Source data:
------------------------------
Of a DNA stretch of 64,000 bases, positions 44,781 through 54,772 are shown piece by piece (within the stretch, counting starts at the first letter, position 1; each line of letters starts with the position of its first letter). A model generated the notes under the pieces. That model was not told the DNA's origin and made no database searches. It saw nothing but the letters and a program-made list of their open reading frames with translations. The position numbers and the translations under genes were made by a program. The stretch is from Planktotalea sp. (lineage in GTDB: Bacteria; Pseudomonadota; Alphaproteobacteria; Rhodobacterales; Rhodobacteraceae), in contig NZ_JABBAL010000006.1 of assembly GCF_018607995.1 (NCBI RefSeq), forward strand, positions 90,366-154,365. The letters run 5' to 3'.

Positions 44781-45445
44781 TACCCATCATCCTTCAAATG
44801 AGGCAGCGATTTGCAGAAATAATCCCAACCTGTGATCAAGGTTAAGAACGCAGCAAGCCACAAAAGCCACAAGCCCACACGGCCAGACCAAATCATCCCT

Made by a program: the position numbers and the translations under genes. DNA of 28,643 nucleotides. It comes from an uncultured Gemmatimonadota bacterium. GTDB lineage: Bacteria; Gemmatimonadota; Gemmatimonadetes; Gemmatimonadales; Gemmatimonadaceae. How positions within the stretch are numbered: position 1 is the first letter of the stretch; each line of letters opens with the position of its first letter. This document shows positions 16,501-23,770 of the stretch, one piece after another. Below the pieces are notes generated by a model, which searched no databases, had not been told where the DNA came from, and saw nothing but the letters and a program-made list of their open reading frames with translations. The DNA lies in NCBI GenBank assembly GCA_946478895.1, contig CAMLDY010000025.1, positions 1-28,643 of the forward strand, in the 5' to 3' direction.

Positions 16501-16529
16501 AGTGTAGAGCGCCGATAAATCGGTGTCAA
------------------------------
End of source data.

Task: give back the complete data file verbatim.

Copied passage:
Of a DNA stretch of 64,000 bases, positions 44,781 through 54,772 are shown piece by piece (within the stretch, counting starts at the first letter, position 1; each line of letters starts with the position of its first letter). A model generated the notes under the pieces. That model was not told the DNA's origin and made no database searches. It saw nothing but the letters and a program-made list of their open reading frames with translations. The position numbers and the translations under genes were made by a program. The stretch is from Planktotalea sp. (lineage in GTDB: Bacteria; Pseudomonadota; Alphaproteobacteria; Rhodobacterales; Rhodobacteraceae), in contig NZ_JABBAL010000006.1 of assembly GCF_018607995.1 (NCBI RefSeq), forward strand, positions 90,366-154,365. The letters run 5' to 3'.

Positions 44781-45445
44781 TACCCATCATCCTTCAAATG
44801 AGGCAGCGATTTGCAGAAATAATCCCAACCTGTGATCAAGGTTAAGAACGCAGCAAGCCACAAAAGCCACAAGCCCACACGGCCAGACCAAATCATCCCT

Made by a program: the position numbers and the translations under genes. DNA of 28,643 nucleotides. It comes from an uncultured Gemmatimonadota bacterium. GTDB lineage: Bacteria; Gemmatimonadota; Gemmatimonadetes; Gemmatimonadales; Gemmatimonadaceae. How positions within the stretch are numbered: position 1 is the first letter of the stretch; each line of letters opens with the position of its first letter. This document shows positions 16,501-23,770 of the stretch, one piece after another. Below the pieces are notes generated by a model, which searched no databases, had not been told where the DNA came from, and saw nothing but the letters and a program-made list of their open reading frames with translations. The DNA lies in NCBI GenBank assembly GCA_946478895.1, contig CAMLDY010000025.1, positions 1-28,643 of the forward strand, in the 5' to 3' direction.

Positions 16501-16529
16501 AGTGTAGAGCGCCGATAAATCGGTGTCAA